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LGBTQ Policy Journal

Topic / Gender, Race and Identity

No, we shouldn’t give up on PrEP

Over the last few years, health departments, community based organizations, AIDS service organizations, and the Centers for Disease Control and Prevention (CDC) have been promoting PrEP, or Pre-Exposure Prophylaxis, to prevent new HIV infections. Numerous scientific studies support the optimism over PrEP’s ability to dramatically curb new HIV infections, with higher than 90% success rates when taken consistently.

Recently, however, a report about a Toronto man who became HIV-positive despite taking PrEP daily has caused some alarm, begging the question: should we continue to support PrEP as public policy?

PrEP is prescribed to individuals who are most vulnerable to HIV infection (e.g. men who have sex with men, people who inject drugs, those with multiple sex partners, and HIV-negative individuals with HIV-positive partners). The daily pill builds resistance against HIV. If an individual is exposed to the virus, this resistance helps prevent seroconverting (becoming HIV-positive). In some studies, taking the pill at least four times a week was enough to prevent seroconverting.

Until now, there had been no reports of any individual who is taking the pill as prescribed seroconverting. In fact, a San Francisco health insurance company announced that of the 657 patients on PrEP over two years, none contracted the virus.

Despite the strong evidence of PrEP’s effectiveness, unfortunately, drugs are rarely ever 100% effective.

What happened in this latest case?

HIV has many different strains. Some of these strains can become resistant to certain medications, including the “ingredients” of Truvada, the drug used as PrEP. Truvada is not a new drug. It has been in the market since 2004 as treatment for people living with HIV. It was approved in 2012 as a way of preventing HIV for those who are HIV-negative, or PrEP. The components of Truvada can be found in other HIV treatment regimens.

In this case, the HIV-negative individual engaged in receptive anal sex without condoms during the period in which he likely acquired the virus. Because the resistance was transmitted and did not develop after seroconverting, it is most likely that he acquired it from an HIV-positive individual who was on medication that included components of Truvada and became resistant to his treatment regimen. Thus, the HIV-negative individual’s own resistance was not able to prevent seroconversion because the strain was no longer responding to some of the ingredients in Truvada.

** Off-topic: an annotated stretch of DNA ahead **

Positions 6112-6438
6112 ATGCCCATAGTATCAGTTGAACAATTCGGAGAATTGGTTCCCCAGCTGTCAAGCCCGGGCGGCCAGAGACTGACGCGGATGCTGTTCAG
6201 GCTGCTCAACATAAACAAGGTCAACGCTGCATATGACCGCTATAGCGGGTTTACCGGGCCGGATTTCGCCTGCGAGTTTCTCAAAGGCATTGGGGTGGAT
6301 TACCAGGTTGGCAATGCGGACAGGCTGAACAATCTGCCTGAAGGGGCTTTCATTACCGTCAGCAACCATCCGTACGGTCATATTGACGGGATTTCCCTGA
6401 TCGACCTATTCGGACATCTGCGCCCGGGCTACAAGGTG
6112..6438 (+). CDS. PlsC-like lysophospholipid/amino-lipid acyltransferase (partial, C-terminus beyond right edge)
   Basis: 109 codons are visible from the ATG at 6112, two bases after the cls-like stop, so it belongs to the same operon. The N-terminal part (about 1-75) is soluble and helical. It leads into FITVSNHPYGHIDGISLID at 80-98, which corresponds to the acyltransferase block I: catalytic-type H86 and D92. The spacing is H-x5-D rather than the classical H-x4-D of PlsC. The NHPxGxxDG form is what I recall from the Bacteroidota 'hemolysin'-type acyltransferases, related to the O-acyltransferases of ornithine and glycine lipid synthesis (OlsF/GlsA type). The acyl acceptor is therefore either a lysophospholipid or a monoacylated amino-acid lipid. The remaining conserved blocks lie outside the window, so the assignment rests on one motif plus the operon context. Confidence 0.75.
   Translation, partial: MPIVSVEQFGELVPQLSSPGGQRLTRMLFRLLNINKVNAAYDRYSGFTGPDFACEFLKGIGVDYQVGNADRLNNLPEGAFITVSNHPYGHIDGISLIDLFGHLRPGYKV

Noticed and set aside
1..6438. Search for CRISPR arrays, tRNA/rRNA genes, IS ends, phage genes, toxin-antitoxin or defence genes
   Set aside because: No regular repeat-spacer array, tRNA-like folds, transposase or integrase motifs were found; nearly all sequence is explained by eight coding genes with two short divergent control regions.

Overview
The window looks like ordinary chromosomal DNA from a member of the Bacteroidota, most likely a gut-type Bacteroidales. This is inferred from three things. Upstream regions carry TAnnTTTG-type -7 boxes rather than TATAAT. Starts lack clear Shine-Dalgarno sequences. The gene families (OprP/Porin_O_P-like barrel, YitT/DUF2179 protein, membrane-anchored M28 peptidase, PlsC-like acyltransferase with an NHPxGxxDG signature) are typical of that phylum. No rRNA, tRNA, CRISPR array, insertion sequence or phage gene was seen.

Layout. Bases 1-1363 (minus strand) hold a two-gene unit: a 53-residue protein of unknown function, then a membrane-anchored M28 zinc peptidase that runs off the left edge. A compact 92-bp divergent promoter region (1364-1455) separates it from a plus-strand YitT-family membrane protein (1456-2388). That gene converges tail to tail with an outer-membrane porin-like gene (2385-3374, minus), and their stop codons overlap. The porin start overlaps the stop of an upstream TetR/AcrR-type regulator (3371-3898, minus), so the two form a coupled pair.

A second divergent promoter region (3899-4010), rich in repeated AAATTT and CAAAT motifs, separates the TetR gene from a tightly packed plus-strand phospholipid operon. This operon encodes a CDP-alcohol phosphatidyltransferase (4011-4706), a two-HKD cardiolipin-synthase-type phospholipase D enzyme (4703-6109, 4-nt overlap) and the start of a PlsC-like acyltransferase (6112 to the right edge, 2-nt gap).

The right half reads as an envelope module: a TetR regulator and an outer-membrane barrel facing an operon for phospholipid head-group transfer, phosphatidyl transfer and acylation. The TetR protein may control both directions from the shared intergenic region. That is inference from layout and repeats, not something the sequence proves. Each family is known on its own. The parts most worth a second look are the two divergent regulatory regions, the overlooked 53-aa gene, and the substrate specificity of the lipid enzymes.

The easiest (but oversimplified) way to say this is that he acquired a Truvada-resistant strain of HIV, so Truvada as PrEP did not work.

What does this tell us?

It confirms what public health professionals have been saying over and over again (ad nauseam for some). PrEP is most effective when we combine it with other HIV prevention tools, namely condoms and treatment as prevention (using treatment to reduce the “amount” of HIV in a person’s system enough to prevent transmission to others).

PrEP has never been a blank check for us to completely eliminate or decrease other HIV and STD prevention mechanisms, especially not treatment as prevention.

All we know now is that along with not protecting against other STDs, PrEP – or at least not Truvada as PrEP – does not protect against all strains of HIV when the HIV-positive individual’s regimen is “failing.”

So does that mean we should give up on PrEP?

Absolutely not. PrEP must continue to be part of the equation—even if it’s not the only part. We still need education, routine testing, linkage to care, treatment as prevention and, yes, condoms.

Even considering this one event, PrEP is still very effective at preventing the spread of other strains of HIV. And this particular strain is very rare. Less than 1% of people living with HIV have this strain and if linked to care and on the right treatment, it is very unlikely that they will transmit the virus.

This case should stress the need for ongoing research on PrEP’s efficacy and drug-resistance. It should also stress the importance of not just treatment, but comprehensive care for people living with HIV so that if treatment is failing, providers can identify it early, find other ways to fight the virus, and make sure the individual not only has an undetectable viral load but is healthy.

Last week, CDC reported that if we reach our PrEP access goal, we could reduce new HIV infections by 70 percent by 2020.

Not taking PrEP does not protect against a Truvada-resistant strain of HIV. And condoms alone are only 70% effective at preventing HIV among gay men. With PrEP, at least the chances of acquiring other strains of HIV diminish.

We must use all the tools we can to end the epidemic. With the ability to prevent new HIV infections, regardless of strain, why wouldn’t we?